# Prove a closed subset of a complete metric space is complete via contradiction

I've seen some proofs by definition and just want to ask for proof verification on whether this is okay as well:

Given complete metric space $$(X,d)$$ and $$A \subset X$$, $$A$$ closed. Prove $$A$$ is complete.

We know any cauchy sequence in $$X$$ converges, i.e. $$\{a_n\} \subset X$$ and cauchy implies $$a_n \to a \in X$$.

Suppose for contradiction, $$A$$ is not complete, then $$\exists \{a_n\} \subset A$$ and cauchy such that $$a_n$$ does not converge in A. Since $$A \subset X$$, this sequence converges to $$a \in X/A$$.

Since $$A$$ closed, $$X/A$$ open, so $$\exists r > 0$$ s.t. $$B_r(a) \subset X/A$$. Then this contradicts that it is cauchy by picking any $$\epsilon < r$$.

This is basically fine, but you don't really need to go by contradiction. $$A\subset X$$ is closed iff it contains all of its limit points. Just let an arbitrary Cauchy sequence, $$\{a_{n}\}\subset A$$ be given, it must converge in $$X$$ by completeness, and then the closedness directly implies that this limit is in $$A$$, making $$A$$ a complete metric space in its own right.

• I see that in retrospect, but I always am pretty cautious when it comes to saying "directly implies" since I'm just starting to write longer proofs. I know that since the point $a$ is a limit point of $\{a_n\}$, it should be in $A$ since it's closed, but that is convergence in $X$. I was afraid it might not directly translate to convergence in $A$. I see that now, but for me it wasn't directly obvious so I tried to give another proof here :) – OneRaynyDay Nov 28 '18 at 6:30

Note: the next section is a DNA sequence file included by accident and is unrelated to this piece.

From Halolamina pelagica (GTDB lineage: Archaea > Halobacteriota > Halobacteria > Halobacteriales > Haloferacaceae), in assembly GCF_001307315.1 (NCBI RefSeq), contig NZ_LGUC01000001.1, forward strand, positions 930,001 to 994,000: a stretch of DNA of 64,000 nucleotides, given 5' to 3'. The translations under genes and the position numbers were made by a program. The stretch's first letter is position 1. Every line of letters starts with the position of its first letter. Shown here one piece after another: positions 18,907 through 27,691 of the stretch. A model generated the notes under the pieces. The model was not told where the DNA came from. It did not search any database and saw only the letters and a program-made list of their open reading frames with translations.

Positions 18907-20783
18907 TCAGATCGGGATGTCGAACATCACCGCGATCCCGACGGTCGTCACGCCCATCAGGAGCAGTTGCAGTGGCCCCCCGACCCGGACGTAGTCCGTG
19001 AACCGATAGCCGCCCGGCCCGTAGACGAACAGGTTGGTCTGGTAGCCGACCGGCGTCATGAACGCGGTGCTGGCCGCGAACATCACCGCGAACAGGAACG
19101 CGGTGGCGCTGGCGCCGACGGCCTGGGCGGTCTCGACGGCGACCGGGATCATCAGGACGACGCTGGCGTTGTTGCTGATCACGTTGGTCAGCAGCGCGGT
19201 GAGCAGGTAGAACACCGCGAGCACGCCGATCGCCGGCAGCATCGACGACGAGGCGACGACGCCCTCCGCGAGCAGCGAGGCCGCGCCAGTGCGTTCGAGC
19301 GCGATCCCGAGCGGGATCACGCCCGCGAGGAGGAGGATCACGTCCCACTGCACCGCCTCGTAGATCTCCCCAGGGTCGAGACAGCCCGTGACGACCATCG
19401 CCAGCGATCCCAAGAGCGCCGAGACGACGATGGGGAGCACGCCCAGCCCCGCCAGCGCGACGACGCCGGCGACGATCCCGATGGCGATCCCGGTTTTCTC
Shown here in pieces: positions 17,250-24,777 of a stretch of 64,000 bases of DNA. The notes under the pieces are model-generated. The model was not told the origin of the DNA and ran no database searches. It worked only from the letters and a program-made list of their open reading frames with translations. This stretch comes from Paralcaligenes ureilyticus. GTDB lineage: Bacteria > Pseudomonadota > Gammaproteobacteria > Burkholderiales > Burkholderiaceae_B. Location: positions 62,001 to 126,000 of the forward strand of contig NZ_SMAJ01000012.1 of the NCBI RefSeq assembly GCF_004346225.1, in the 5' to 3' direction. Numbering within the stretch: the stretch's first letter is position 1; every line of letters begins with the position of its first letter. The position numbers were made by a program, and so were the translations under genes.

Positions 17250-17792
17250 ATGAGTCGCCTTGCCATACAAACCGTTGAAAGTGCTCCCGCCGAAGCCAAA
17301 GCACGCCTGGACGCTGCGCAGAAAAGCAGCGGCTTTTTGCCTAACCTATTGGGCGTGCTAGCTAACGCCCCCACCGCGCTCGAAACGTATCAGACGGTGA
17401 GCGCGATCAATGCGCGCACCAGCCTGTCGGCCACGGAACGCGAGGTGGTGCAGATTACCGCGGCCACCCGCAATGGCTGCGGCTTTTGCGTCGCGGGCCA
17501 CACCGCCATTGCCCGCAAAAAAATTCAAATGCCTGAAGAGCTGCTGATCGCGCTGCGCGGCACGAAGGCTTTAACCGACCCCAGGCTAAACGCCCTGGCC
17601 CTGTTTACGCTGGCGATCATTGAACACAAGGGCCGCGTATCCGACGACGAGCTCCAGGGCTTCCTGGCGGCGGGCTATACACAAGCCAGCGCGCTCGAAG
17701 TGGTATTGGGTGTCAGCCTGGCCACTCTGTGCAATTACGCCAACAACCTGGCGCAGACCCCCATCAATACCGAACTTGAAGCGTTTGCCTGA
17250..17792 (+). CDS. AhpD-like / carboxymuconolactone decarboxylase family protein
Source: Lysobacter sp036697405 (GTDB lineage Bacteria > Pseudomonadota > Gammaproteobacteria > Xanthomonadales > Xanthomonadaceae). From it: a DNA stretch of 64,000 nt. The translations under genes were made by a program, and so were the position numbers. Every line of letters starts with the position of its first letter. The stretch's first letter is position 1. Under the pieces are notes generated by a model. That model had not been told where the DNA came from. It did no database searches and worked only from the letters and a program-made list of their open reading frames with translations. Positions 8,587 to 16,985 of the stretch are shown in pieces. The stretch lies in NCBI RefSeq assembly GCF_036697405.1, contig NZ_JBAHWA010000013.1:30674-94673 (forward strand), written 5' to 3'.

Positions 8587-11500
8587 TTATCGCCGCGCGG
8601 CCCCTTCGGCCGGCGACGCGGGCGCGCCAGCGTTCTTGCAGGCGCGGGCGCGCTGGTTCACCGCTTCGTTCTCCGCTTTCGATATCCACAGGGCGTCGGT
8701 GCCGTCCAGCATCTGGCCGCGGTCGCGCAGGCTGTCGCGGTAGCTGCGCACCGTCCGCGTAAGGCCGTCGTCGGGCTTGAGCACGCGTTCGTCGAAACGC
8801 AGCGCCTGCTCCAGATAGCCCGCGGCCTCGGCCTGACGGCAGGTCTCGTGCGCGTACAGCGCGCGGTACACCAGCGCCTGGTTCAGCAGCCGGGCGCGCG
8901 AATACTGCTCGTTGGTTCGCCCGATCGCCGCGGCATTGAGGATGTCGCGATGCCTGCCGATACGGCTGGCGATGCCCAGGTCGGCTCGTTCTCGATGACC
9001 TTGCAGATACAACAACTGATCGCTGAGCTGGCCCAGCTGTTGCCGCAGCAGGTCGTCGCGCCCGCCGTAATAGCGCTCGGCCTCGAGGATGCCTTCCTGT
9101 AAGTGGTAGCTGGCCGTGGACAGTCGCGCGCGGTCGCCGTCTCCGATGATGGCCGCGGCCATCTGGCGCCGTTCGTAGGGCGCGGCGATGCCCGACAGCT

• No worries! Keep up the good work! – JWP_HTX Nov 28 '18 at 6:48

Sure, this proof works!

Just a few comments, though: firstly, take the sentence

We know any cauchy sequence in $$X$$ converges, . . .

In my opinion, it would be preferable to say that

We know any Cauchy sequence in $$X$$ converges in $$X$$, . . .

just for the sake of more clarity, even though you have explained what this means by adding an "i.e.".

Secondly,

Then this contradicts that it is cauchy by picking any $$\epsilon < r$$.

It will be helpful to explain how the contradiction arises. At first glance, I can see that there will be a contradiction to the fact that $$\{ a_n \}$$ converges to $$a$$, not that $$\{ a_n \}$$ is Cauchy. But, the two ideas are closely related enough that I am still confident that you're not necessarily wrong. So, adding more details here would be better, in my opinion.